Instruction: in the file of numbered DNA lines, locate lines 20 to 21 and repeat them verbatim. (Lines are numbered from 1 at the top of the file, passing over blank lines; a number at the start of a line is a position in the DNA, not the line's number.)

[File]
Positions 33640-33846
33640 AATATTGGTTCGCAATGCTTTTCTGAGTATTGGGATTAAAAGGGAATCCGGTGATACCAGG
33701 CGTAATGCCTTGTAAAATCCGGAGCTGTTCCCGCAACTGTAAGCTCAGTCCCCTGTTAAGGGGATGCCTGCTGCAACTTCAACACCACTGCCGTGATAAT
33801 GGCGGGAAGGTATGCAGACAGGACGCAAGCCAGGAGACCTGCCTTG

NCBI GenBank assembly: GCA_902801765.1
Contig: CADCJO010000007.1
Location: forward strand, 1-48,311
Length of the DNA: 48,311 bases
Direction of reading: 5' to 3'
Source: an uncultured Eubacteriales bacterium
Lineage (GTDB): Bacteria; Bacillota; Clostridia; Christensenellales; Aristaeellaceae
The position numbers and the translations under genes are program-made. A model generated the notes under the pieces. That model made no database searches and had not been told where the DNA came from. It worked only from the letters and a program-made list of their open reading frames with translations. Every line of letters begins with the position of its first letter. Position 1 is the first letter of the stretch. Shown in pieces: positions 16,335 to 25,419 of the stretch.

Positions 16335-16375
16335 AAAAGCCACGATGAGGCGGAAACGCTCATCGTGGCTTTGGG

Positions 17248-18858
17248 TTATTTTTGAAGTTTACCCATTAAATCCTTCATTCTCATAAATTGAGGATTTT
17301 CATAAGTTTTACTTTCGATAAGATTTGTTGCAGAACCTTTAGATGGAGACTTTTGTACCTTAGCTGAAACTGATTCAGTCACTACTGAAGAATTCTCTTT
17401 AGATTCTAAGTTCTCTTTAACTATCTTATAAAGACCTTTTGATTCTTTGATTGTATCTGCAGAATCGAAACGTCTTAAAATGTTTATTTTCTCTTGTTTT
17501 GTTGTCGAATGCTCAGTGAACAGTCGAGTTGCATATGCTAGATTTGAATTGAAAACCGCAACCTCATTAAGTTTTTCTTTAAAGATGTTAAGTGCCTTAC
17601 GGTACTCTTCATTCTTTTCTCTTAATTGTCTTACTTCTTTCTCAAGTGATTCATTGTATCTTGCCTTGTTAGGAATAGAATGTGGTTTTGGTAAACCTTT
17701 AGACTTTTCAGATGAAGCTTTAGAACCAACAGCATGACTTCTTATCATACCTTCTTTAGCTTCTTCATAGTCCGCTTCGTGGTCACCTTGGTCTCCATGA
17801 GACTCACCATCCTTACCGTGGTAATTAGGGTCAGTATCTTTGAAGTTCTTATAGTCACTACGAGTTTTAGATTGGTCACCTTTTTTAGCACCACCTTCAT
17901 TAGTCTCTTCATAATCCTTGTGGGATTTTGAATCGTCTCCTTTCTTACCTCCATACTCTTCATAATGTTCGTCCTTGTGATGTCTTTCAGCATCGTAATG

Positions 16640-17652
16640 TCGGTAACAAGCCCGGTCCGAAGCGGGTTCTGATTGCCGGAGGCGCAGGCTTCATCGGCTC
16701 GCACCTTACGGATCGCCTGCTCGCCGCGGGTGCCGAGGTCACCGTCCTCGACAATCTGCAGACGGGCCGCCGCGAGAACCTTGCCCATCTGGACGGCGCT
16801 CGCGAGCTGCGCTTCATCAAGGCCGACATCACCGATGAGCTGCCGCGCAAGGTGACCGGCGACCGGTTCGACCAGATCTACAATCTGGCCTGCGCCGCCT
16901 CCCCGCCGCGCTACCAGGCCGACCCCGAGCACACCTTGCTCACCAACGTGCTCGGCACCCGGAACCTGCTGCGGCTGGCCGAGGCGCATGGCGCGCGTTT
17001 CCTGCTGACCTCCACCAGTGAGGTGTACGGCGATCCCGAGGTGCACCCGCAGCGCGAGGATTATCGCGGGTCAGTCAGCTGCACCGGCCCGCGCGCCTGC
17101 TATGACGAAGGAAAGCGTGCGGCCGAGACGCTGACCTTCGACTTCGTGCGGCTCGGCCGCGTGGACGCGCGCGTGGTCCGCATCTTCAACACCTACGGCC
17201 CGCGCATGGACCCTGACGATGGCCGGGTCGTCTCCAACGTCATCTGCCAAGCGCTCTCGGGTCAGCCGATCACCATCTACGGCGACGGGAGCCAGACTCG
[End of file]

17601 GGTACTCTTCATTCTTTTCTCTTAATTGTCTTACTTCTTTCTCAAGTGATTCATTGTATCTTGCCTTGTTAGGAATAGAATGTGGTTTTGGTAAACCTTT
17701 AGACTTTTCAGATGAAGCTTTAGAACCAACAGCATGACTTCTTATCATACCTTCTTTAGCTTCTTCATAGTCCGCTTCGTGGTCACCTTGGTCTCCATGA